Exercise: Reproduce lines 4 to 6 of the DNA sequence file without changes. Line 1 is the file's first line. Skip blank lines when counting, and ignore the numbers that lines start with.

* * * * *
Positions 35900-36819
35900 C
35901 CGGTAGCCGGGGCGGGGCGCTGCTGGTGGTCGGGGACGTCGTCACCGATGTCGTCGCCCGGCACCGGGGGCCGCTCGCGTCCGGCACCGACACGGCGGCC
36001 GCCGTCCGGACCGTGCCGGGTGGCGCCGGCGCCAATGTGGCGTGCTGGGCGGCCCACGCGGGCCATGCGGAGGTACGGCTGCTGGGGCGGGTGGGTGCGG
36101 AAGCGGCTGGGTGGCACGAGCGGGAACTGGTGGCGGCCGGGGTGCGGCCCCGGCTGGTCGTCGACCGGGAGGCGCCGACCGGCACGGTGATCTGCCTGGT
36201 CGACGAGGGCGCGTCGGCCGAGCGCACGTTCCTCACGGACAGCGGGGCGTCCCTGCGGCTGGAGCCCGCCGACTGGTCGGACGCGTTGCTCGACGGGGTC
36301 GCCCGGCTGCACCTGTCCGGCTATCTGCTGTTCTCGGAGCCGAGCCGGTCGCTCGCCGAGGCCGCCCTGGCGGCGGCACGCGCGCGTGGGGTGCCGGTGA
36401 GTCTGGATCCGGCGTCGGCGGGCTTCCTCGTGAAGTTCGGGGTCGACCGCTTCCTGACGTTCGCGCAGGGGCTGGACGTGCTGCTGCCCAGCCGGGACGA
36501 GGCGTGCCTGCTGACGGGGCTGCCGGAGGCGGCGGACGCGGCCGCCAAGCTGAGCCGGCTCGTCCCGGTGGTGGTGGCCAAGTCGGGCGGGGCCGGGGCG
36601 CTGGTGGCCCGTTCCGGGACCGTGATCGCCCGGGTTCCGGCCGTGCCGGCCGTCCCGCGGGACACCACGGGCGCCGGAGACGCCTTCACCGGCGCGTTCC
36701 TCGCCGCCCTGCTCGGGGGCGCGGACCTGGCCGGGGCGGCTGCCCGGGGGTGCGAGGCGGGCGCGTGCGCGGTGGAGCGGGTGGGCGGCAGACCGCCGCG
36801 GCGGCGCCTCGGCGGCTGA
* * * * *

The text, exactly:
36001 GCCGTCCGGACCGTGCCGGGTGGCGCCGGCGCCAATGTGGCGTGCTGGGCGGCCCACGCGGGCCATGCGGAGGTACGGCTGCTGGGGCGGGTGGGTGCGG
36101 AAGCGGCTGGGTGGCACGAGCGGGAACTGGTGGCGGCCGGGGTGCGGCCCCGGCTGGTCGTCGACCGGGAGGCGCCGACCGGCACGGTGATCTGCCTGGT
36201 CGACGAGGGCGCGTCGGCCGAGCGCACGTTCCTCACGGACAGCGGGGCGTCCCTGCGGCTGGAGCCCGCCGACTGGTCGGACGCGTTGCTCGACGGGGTC